Setting the Table, Palm Beach Style: The Collection of Marjorie S Fisher

Launch Slideshow

For more than five decades, philanthropist and collector Marjorie S Fisher – together with her husband, the Detroit industrialist, Max M Fisher – amassed an impressive collection of fine art, jewellery and decorative arts. With a diverse collecting eye, Fisher adorned their stunning Palm Beach home with an array of elegant porcelain and silver, setting her tables with unique pieces from across centuries and cultures. Click ahead to see for a selection of these remarkable items, which will be featured in the upcoming Collections Online: Paintings & Objects through the Centuries.  

Collections Online: Paintings & Objects through the Centuries

2–19 June | Online

Setting the Table, Palm Beach Style: The Collection of Marjorie S Fisher

  • A group of six Spode pearlware tulip-form cups, circa 1820. Estimate $2,500–3,500. A pair of Jacob Petit porcelain tulip-form candlesticks, mid-19th century. Estimate $700–1,000.
    First made around 1820, tulip cups have been popular since the 19th century, speaking to the enduring allure of this flower in decorative objects.


  • A Pair Of George III Silver Sauce Tureens, Hester Bateman, London, 1790. Estimate $4,000–6,000.
    Hester Bateman was one of the few female silversmiths working in the eighteenth century. After the death of her husband, she successfully ran the family business from 1760 until she retired in 1790, when she was succeeded by her sons.

  • A Set Of Twelve Barr, Flight And Barr Armorial Dessert Plates, circa 1810–15. Estimate $3,000–5,000.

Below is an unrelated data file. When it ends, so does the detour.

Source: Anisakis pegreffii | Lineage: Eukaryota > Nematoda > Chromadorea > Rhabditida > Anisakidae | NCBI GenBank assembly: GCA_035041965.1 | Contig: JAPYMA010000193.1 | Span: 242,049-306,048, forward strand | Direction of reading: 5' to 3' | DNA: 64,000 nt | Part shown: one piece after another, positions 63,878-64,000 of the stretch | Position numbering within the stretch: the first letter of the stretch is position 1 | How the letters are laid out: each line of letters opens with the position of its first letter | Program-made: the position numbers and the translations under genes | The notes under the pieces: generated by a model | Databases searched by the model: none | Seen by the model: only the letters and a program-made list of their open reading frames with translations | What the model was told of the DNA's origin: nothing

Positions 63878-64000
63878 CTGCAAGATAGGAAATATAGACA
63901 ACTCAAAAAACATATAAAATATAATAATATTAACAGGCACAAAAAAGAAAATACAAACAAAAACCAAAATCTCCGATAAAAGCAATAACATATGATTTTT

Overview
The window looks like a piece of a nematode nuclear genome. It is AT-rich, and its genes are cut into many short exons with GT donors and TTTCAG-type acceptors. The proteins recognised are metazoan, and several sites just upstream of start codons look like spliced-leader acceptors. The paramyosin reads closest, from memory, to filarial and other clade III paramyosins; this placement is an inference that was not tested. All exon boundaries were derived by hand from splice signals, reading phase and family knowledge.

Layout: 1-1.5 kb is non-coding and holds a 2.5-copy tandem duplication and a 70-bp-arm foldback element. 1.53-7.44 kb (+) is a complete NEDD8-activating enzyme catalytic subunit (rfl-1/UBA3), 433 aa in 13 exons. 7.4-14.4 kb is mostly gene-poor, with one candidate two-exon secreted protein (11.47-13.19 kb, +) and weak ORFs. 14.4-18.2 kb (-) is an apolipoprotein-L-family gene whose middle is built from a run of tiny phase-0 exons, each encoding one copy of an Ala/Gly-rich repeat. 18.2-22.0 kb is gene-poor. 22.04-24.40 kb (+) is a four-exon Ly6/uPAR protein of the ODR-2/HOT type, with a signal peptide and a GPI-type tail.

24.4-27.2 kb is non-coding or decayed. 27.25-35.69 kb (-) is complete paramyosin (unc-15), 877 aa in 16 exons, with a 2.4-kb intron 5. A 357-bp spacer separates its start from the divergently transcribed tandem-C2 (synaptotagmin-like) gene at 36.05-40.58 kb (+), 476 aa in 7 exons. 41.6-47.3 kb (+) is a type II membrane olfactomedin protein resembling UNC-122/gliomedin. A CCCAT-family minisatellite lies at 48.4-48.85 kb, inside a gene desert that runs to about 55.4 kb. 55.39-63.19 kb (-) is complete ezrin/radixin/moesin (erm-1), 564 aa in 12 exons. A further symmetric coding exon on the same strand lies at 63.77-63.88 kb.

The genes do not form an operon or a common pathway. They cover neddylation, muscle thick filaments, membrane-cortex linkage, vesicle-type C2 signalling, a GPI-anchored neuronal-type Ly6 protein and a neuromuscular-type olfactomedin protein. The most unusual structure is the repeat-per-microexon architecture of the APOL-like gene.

Barr and Flight produced various services decorated with ‘Japan’ patterns, which were in high demand in the early 19th century. Some of these services were specially commissioned by aristocratic families, such as the present example. The arms on these plates are those of the Booth family of Portland Place, London and of Dunham Massey, Cheshire.

  • A gilt-metal and onyx miniature carriage clock, Cartier, Paris, late 20th Century. Estimate $2,000–3,000.
    Cartier’s Art Deco designs from the 1920s and 1930s are some of the firm’s most celebrated. This clock made at the end of the century exemplifies the lasting charm of Cartier’s Art Deco style.

  • An Assembled Group Of English Porcelain 'Dragons In Compartments' Dishes, circa 1790–1800. Estimate $2,500–3,500.
    Also referred as the ‘Bengal Tiger’ or the ‘Kylin’ pattern, this popular oriental design was probably derived from a Japanese original. Similar patterns were also made at various other English manufactories, including Coalport, Spode or Minton in the early 19th century.

  • A Pair Of Neale & Co. Creamware Bough Pots, Pierced Covers And Stands, circa 1780–90. Estimate $3,000–5,000.
    This pair of fern pots, covers and stands were produced by the Neale factory, after James Neale, one of the leading pottery and porcelain dealers in London, took over Humphrey Palmer’s Church Works in Hanley in 1778. The creative and innovative design of this short-lived factory can be seen in the decoration and unqiue shape of these flower pots.

  • A Pair Of Paktong Candlesticks, circa 1770. Estimate $3,000–5,000.
    Paktong, an alloy of copper, zinc, and nickel, was developed in China, but English and European metalworkers began to replicate the metal in the 18th century in an attempt to imitate sterling silver. These candle sticks are an elegant example of the metal's possibilities. 

  • An American Silver Gavel, Ubaldo Vitali, Maplewood, NJ, circa 1994. Estimate $500–700.
    This refined silver gavel was made in celebration of the 250 year anniversary of Sotheby’s founding in 1744.


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